JEREMY HOBSON: There’s word this morning that after a halt in car production following the earthquake and tsunami in Japan, things are about to start back up again. Both Toyota and Nissan are announcing plans to resume operations.
Marketplace’s Gregory Warner joins us live with more. Hi Gregory.
GREGORY WARNER: Hi Jeremy.
HOBSON: So Toyota and Nissan both say they’re going to open back up for production — but only at half capacity.
WARNER: That’s right. So if you figure a car has maybe 20,000 parts. Toyota (and Nissan) gets those parts from suppliers around Japan, and many of those supplies are still in crisis mode.
I called Hans Griemel, the Asia editor of Automotive News.
HANS GRIEMEL: I mean, last night for example here in Tokyo we had a big aftershock that sent blackouts across most of north eastern Japan. So that’s a bunch of factories that were just knocked out of commission overnight.
And he says that’s just the electricity problem — there are gasoline shortages, road closures, other transportation problems that suppliers are dealing with.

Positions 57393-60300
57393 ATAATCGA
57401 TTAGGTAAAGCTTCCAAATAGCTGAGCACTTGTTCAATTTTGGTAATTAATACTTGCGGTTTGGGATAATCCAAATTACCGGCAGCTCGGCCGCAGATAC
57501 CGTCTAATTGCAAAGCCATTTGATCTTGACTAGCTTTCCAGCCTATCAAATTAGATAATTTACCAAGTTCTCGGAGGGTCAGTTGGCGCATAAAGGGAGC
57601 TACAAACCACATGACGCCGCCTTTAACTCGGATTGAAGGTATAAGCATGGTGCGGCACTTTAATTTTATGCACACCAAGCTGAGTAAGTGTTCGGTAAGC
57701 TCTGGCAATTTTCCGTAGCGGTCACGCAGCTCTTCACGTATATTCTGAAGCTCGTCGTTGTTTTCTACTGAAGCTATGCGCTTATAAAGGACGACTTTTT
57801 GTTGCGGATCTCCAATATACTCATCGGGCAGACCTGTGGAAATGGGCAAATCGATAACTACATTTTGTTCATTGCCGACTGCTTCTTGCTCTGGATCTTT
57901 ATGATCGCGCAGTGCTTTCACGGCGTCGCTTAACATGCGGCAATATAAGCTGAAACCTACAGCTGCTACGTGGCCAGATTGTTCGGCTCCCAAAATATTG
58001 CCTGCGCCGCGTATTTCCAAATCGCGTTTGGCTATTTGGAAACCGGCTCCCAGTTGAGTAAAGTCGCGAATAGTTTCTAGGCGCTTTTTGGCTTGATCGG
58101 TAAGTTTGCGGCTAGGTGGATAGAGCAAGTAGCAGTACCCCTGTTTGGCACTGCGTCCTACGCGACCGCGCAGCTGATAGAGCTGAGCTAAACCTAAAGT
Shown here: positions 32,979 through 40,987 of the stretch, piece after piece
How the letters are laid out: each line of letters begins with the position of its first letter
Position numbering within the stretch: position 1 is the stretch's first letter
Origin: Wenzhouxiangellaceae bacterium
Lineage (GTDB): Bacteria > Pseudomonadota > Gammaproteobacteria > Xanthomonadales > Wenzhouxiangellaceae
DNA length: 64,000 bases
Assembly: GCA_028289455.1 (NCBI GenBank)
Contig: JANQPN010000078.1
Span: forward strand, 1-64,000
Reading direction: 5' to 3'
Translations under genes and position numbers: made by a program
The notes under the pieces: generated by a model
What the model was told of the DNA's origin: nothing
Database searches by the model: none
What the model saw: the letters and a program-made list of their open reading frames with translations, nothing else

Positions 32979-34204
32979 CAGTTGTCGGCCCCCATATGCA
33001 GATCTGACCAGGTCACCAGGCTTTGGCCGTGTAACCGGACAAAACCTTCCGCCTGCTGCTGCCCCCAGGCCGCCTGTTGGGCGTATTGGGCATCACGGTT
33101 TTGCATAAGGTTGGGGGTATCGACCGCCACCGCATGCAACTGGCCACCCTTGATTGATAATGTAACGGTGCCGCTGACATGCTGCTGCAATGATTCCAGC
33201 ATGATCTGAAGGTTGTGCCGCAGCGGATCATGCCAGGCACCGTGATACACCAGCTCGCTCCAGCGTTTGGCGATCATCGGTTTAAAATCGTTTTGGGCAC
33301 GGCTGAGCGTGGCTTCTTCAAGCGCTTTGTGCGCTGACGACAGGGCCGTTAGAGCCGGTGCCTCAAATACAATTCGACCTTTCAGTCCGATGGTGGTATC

HOBSON: And what does this mean for the global supply chain?
WARNER: It’s good news if Toyota and Nissan can get their factories up and running. Even at half capacity it means they feel that parts are available.
But experts say that factories outside of Japan haven’t yet felt the full impact of this parts shortage. They’ve been managing with back inventory. Stuff shipped before the earthquake. So if Toyota’s at half capacity now and this shortfall continues, then factories in other countries could be at reduced capacity by later this month.
Marketplace’s Gregory Warner, thanks.
JEREMY HOBSON: After the earthquake and tsunami in Japan car production came to a halt. And this morning, there’s word it’s about to start back up again. Toyota says it will resume all operations — but at half capacity — on April 18th.
Marketplace’s Gregory Warner reports.
GREGORY WARNER: In the end, it came down to just finding the parts. Toyota has hundreds of suppliers around Japan — all dealing with logistical problems of their own.
HANS GRIEMEL: I mean last night for example here in Tokyo we had a big aftershock and it sent blackouts across most of north eastern Japan. So that’s a bunch of factories that were just knocked out of commission overnight.
Hans Greimel is the Asia editor of Automotive News. Toyota suspended all production after the March 11th earthquake. Two weeks later, they put just two factories online. Toyota says it’ll make cars at all 18 factories on April 18th. The stoppage and now slowdown will ripple out to other countries.
GRIEMEL: I think the global supply chain will be feeling the hangover of the Japan stoppage a little bit later.
Some reports say that Toyota will idle some American factories this month.
I’m Gregory Warner for Marketplace.
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